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Hockey Goalie Question?

Old 06-20-04, 03:07 AM
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Hockey Goalie Question?

Recently, there is a commercial running on TV with the line, "Who says pro athletes need to be in shape?"

It shows a shot of some massively overweight goalie who is able to lodge
his body in the goal, taking up all open space and blocking every shot.

Just wondering if there is actually any rule prohibiting such a person from playing goalie?

Could this type of strategy be effective in an actual game?
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Old 06-20-04, 03:32 AM
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You can't be serious...

No, there's no rule. And if a player did need to go outside of the normal measurements outlined in the rule book by the league, they would make exceptions - case and point - Zdeno Chara had to ask the league to allow him to use a stick longer than the mazimum because of his extreme height.

As for the strategy...it would be about as effective as tits on a bull.
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Old 06-20-04, 03:42 AM
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OK. I'll admit I don't watch a lot of hockey. However, there are many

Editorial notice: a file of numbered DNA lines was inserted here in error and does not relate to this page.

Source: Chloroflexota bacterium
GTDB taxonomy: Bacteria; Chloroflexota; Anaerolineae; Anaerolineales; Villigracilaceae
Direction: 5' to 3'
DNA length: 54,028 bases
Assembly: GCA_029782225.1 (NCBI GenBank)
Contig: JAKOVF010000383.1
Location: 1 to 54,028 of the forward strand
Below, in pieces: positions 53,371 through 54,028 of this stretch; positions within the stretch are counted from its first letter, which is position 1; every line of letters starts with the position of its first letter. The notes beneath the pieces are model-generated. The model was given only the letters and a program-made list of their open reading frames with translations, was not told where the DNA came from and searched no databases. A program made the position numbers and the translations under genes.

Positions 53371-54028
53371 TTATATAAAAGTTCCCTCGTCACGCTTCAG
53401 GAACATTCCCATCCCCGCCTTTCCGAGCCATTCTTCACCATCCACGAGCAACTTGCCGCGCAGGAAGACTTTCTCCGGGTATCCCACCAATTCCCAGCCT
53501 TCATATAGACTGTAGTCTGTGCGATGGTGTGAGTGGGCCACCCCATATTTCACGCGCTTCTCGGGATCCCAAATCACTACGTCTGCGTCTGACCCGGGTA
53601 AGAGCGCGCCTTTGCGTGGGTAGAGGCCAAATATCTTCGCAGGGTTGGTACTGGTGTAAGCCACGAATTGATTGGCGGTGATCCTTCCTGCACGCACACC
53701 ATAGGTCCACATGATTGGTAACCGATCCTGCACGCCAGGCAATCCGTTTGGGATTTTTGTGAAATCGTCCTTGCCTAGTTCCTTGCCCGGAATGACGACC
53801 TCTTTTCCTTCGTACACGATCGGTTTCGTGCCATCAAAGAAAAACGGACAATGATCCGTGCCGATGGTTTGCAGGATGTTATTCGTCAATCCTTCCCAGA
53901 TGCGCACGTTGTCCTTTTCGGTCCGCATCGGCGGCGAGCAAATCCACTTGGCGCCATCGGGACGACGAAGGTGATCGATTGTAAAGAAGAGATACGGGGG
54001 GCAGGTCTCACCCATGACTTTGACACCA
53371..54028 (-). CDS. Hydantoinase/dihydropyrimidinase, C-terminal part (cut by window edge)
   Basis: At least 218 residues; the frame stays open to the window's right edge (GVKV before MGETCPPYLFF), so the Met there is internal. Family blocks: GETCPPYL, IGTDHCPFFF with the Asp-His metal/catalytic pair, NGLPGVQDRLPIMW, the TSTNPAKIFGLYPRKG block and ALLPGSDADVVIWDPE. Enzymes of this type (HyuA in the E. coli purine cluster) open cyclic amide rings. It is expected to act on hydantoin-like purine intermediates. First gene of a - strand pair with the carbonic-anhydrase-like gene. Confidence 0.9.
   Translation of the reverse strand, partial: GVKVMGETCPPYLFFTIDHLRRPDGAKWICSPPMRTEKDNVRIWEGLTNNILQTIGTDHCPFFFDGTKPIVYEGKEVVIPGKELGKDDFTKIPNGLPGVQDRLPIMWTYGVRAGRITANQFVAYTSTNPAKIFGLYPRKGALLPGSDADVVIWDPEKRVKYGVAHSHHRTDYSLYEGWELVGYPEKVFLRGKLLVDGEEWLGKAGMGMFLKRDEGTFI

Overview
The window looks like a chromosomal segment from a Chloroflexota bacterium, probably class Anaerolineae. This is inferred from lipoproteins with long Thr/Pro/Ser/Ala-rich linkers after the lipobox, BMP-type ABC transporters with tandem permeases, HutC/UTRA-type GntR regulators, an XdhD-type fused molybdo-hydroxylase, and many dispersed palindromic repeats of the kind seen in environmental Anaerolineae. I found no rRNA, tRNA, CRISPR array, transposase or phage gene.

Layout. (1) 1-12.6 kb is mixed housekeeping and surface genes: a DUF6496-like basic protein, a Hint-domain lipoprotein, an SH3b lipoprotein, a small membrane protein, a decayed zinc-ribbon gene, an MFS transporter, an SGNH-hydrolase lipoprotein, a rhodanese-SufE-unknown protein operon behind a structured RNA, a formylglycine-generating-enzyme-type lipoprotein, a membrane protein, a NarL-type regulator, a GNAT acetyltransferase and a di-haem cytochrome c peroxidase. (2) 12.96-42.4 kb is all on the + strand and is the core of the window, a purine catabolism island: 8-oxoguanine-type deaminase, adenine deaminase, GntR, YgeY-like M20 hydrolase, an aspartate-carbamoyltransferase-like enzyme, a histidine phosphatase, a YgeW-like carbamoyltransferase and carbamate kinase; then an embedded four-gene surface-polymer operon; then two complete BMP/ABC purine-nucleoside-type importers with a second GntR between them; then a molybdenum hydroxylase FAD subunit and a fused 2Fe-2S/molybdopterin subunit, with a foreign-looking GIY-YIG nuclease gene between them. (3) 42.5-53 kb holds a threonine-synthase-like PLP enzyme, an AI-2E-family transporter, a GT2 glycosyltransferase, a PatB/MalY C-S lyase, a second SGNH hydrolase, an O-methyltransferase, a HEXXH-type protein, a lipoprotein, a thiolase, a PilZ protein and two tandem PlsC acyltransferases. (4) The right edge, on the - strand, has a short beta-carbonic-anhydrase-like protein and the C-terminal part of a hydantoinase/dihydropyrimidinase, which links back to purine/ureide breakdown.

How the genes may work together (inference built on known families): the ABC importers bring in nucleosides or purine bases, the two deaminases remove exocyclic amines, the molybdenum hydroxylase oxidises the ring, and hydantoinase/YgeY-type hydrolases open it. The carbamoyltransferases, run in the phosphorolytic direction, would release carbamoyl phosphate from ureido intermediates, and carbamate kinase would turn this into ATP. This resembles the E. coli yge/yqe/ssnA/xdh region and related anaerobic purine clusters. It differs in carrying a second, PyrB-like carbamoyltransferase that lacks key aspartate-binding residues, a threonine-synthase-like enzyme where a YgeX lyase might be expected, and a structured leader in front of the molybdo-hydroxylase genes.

sports where players of excess size and bulk have advantages over others.

Most hockey players rely on speed and quickness. However,
couldn't a goalie actually gain an advantage by having a large body mass?

Of course, this question was inspired by a commercial from an obvious non-fan
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Old 06-20-04, 05:27 AM
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I'd ay unless the goalie was so fat that he could take up every inch of net space, being that ****ing big would only hurt him.
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Old 06-20-04, 03:53 PM
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Well, in that commercial it appears as if he is THAT fat.
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Old 06-20-04, 09:11 PM
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Reminds me of my theory that the NFL should have a tiny midget running back... One they could give the ball to and then throw over the top of the line for the TD/first down.
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Old 06-20-04, 11:13 PM
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Considering your standard NHL Hockey net is 6 feet wide, that would be a large ass person. They would have a heart attact putting on the equipment.
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Old 06-21-04, 01:55 AM
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Such a person would have a huge 5-hole (that's the gap between a goalie's legs for you non-hockey fans). Next time you see that commercial, watch for it. Also, as others have mentioned, the net is 6-feet wide, while the puck is only 3-inches in diameter. The ability to quickly move from side-to-side is a must.